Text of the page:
Splintered, by A. G. Howard:
Like Carroll's Alice, much of the time that Alyssa is in Wonderland, things are out of her control. Unlike Carroll's Alice, though—and this is where my major difficulty with the book lies—Alyssa's loss of control can almost always be chalked up to one of the two guys in her life: Morpheus, a Wonderland denizen who has a penchant for fancy hats and a hookah, and Jeb, the aforementioned crush. She is bossed around, held against her will, lied to, and argued about as if she A) wasn't standing right there and B) someone with, you know, AN OPINION ABOUT HER OWN WELFARE.
In addition to the murder mystery and the ghost story, there's a whole thread about Daphne du Maurier's Rebecca. Jade is reading it in class, and while there's not a huge focus on it—this isn't a straight-up retelling like New Girl—there are loads of parallels, and they pop up in complicated, inventive ways. No character in The Dead and Buried perfectly represents another one in Rebecca: rather, most of them have traits or backgrounds that mirror multiple facets of different characters. Also, in the second half of the book, Jade starts actively noticing the parallels, which makes for some rather hilarious lines.
Empty won't be for everyone. Because there's not a whole lot of hope here—Dell adores her little sister, she's an amazingly talented singer, and when she's in shape, she's an outstanding athlete—but none of that is enough to fill the void inside of her. When she's with her peers, she wants to be invisible... except for when she really does feel invisible, and then she wants to be seen. More than that, though, she wants desperately to be loved, to simply be embraced, but no one—not her mother, her father, her best friend—is willing or able to give her that.
Catherine, by April Lindner:
It’s not as atmospheric as Wuthering Heights—is anything?—but it’s got the same threads of star-crossed love, insanity, unfairness, classism and racism, and there are lots of plot parallels as well: Catherine’s journal, Heathcliff/Hence’s misunderstanding of a half-overheard conversation, his relationship with his adopted father and brother. As in Jane, Lindner changes the outer trappings of a familiar story while still preserving the bones and spirit of the original, and, also like Jane, it isn’t at all necessary to have read Brontë’s book to wholeheartedly enjoy this one.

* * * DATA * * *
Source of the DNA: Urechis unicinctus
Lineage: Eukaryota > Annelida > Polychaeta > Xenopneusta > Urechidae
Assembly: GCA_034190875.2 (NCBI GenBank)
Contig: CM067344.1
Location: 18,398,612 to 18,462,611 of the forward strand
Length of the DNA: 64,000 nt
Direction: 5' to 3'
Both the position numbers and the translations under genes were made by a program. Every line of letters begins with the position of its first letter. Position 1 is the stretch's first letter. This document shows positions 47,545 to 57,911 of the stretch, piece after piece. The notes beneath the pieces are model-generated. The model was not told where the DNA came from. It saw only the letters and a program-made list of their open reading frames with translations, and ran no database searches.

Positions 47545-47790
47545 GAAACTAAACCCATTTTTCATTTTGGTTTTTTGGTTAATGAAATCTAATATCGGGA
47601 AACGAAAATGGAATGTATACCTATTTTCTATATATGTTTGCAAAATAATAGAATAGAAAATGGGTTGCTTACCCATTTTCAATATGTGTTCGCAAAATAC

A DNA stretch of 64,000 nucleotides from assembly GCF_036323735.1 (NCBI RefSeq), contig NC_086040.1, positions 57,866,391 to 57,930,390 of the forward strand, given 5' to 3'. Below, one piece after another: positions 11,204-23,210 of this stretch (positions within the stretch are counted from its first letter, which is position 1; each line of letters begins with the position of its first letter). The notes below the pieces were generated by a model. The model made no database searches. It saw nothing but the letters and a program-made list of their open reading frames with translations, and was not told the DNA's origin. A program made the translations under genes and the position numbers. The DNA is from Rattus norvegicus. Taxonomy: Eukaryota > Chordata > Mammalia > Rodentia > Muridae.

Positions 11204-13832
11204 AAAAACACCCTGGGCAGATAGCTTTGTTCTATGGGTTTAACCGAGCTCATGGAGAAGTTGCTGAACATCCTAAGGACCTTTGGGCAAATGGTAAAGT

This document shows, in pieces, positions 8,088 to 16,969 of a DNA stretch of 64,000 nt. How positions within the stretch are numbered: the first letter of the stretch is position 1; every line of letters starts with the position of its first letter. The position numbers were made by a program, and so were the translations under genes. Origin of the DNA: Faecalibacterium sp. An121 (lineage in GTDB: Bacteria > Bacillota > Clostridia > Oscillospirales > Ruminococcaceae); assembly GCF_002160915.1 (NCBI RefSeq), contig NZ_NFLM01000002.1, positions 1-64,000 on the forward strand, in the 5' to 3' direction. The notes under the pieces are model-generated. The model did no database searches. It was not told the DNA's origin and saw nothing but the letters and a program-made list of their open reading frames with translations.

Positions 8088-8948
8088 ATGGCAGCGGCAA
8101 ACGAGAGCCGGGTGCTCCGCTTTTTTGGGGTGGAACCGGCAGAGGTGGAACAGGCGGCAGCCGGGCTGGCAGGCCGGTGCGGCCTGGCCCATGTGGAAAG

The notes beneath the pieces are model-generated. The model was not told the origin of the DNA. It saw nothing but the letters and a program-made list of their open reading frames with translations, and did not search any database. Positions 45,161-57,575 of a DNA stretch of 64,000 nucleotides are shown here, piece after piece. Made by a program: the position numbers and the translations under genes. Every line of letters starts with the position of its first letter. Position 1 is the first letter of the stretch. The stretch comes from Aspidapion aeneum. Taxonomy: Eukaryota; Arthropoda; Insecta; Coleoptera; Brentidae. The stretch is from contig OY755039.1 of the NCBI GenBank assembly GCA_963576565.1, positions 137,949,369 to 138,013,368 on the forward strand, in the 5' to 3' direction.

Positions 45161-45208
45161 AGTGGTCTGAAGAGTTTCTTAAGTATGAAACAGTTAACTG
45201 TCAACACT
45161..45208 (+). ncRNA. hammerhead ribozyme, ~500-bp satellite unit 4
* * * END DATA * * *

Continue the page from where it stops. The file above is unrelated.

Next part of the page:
Falling for You, by Lisa Schroeder
The Essence, by Kimberly Derting
Ali's Pretty Little Secrets, Book 2, by Sara Shepard
Dr. Frankenstein's Daughters, by Suzanne Weyn:
It’s an easy-going read, almost entirely told in entries from Ingrid’s journal and Giselle’s diary, and the ultimate solution to the murder mystery is big, big fun. While the book has some seriously problematic aspects (see below), younger fans of creepy historicals may well enjoy it.
The Fire Horse Girl, by Kay Honeyman
Quicksilver, by R. J. Anderson
Prophecy (The Dragon King Chronicles), by Ellen Oh
Altered, by Jennifer Rush
Teeth, by Hannah Moskowitz
Victoria Rebels, by Carolyn Meyer
Zom-B Underground, by Darren Shan
The Sin Eater's Confession, by Ilsa J. Bick
Maine winters require escape, preferably of the smoochy sort. So I was quite happy to find The Statistical Probability of Love at First Sight.
And yay you, Jennifer E. Smith, because it totally worked. Escape city. It's a sweet little book, and now, just looking at the cover makes me smile.
There is no real life in it. No spark, no heart, no swoon, no swoop. The writing is perfectly serviceable—no howlers that I noticed—but it feels passionless and rote. The characters were likable, sure, but they were also completely stock: the Good Guy Hero, the Determined Yet Resigned Heroine, the Hero's Comedic Sidekick, the Heroine's Plucky (not to mention "Exotic/Other") Companion, the Fish-Lipped Slimeball, the Money-Hungry Villain. None of them ever becomes more than a walking trope.